Tissue forceps commonly used in kidney and prostate trays are extra long Debakey, smooth ‘thumb’ forceps, Singley and Russian forceps. Like vascular clamps, the DeBakey style forceps have very small interlocking ridges inside the tips which grasp and hold tissue without causing tissue damage. The tips of the Russian forceps are cupped with ridges which allow surgeons to securely grasp and hold onto kidney stones or stones located in the bladder. Similarly, the Singley forceps tip has a loop which is open in the center that looks much like the end of a delicate sponge stick.
Randall stone forceps are another type used to grasp stones lodged inside the kidney. Randall stone forceps come as a set of five, each with a cupped tip that is designed to grasp and secure stones for removal. The forceps are about seven inches in length; one is straight while the remaining forceps have curved shanks. Each of the forceps in a set has a different degree of angulation. The downward curve of each forceps is progressively more acute. This allows the surgeon access to different areas inside the kidney. A distinguishing feature of Randall stone forceps is there is no locking ratchet mechanism.
In addition to the clamps and forceps, trays for these surgeries will contain extra-long scissors and needle holders. The most common type of needle holders used in a urology tray are: Mayo-Hegar, Ryder and Crile-Wood. Each type, as a pair, should be identical in style (design) and length.
It is the responsibility of the CIS to understand and employ the best practices when cleaning, inspecting, assembling and sterilizing instruments used in open urological procedures. The extra length, coupled with delicate design, means these instruments are even more susceptible to damage than their regular length counterparts. The weight of other instruments or retractors lying on top, over the extended shanks, can cause the instruments on bottom to bend and become misaligned. Because of their length, it is difficult to organize them on a regular instrument stringer. Damage occurs when they are ‘forced’ into and pulled out of a tray. Using a shorter stringer permits easier placement in the tray with instrument shanks parallel along the length of the tray. The variety of angles and curvature also challenges maintenance of instrument integrity. The tips can become entangled easily since the instrument does not lay flat in the tray. Placing the instruments in a single layer provides some protection. Taller rigid containers allow a combination of tray depths to permit segregation of delicate instruments. Inspection of urology instruments for cleanliness, functionality and integrity follows the same protocol as general surgical instruments. Lubrication of these instruments should be performed regularly and as recommended by the manufacturer.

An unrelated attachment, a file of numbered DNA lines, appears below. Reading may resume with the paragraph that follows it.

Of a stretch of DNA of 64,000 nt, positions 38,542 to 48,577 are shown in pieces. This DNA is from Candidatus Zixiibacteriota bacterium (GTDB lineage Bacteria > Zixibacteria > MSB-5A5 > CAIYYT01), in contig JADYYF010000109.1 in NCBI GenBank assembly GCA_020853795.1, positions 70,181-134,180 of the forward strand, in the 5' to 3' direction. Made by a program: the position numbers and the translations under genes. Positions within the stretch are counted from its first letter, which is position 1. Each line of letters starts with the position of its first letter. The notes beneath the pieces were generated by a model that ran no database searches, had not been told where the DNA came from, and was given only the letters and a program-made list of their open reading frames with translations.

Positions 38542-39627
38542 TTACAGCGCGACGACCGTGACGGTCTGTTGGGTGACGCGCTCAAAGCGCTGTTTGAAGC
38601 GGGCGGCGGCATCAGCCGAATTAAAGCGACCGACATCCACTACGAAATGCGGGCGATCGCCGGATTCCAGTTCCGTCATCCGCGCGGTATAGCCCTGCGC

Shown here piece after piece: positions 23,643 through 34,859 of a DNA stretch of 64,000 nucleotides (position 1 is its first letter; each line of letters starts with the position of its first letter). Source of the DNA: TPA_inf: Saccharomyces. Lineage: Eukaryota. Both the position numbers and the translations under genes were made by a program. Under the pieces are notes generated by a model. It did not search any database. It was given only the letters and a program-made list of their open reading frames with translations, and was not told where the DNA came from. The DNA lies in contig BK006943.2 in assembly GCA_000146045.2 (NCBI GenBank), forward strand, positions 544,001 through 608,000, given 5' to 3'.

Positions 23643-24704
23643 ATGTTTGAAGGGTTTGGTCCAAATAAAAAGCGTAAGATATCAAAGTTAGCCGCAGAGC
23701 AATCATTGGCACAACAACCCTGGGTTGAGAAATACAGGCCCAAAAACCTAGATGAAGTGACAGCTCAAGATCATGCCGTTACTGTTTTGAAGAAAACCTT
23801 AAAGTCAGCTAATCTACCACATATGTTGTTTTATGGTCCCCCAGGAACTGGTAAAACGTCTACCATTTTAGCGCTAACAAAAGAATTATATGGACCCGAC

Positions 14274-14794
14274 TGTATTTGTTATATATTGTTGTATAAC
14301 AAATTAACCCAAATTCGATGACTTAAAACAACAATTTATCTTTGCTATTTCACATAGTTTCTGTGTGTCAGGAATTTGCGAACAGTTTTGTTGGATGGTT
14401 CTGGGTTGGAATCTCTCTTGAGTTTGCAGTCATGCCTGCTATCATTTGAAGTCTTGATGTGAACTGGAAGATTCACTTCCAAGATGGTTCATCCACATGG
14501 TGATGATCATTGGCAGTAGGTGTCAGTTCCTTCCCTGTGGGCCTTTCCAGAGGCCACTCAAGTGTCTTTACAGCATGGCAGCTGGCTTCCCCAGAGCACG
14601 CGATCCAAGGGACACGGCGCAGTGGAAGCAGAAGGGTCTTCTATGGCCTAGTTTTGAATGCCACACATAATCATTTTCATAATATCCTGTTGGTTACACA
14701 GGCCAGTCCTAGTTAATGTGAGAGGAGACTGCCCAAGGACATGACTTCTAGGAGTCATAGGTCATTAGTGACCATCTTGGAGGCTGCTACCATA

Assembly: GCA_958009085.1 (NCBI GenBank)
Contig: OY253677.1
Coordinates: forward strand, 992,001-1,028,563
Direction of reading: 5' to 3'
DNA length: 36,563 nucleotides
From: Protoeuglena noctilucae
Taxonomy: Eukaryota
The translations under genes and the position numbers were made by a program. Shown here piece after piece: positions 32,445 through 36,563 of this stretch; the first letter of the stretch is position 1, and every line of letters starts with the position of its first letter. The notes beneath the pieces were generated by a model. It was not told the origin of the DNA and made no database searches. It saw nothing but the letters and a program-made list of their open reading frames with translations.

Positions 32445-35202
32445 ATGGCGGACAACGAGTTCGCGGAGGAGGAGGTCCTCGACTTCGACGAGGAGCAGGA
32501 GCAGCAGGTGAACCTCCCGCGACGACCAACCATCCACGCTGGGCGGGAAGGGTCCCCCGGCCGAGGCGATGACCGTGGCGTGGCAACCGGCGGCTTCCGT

Thousands of urological procedures are performed in the United States each year. Such procedures include prostatectomies, urinary bladder procedures, kidney procedures, surgeries on the ureters and kidney transplant. The CIS plays a critical role in providing quality surgical instruments to the urologist. The CIS must constantly be learning and accept new challenges. Every instrument must be free of debris. Scissors must be sharp and cut cleanly. Clamps and forceps must grasp and hold tissue without traumatizing it, and multiple part instruments must be complete. Surgical trays must contain the required items, be well organized and available when they are needed for surgery. This responsibility makes the CIS an important and vital member of every healthcare team.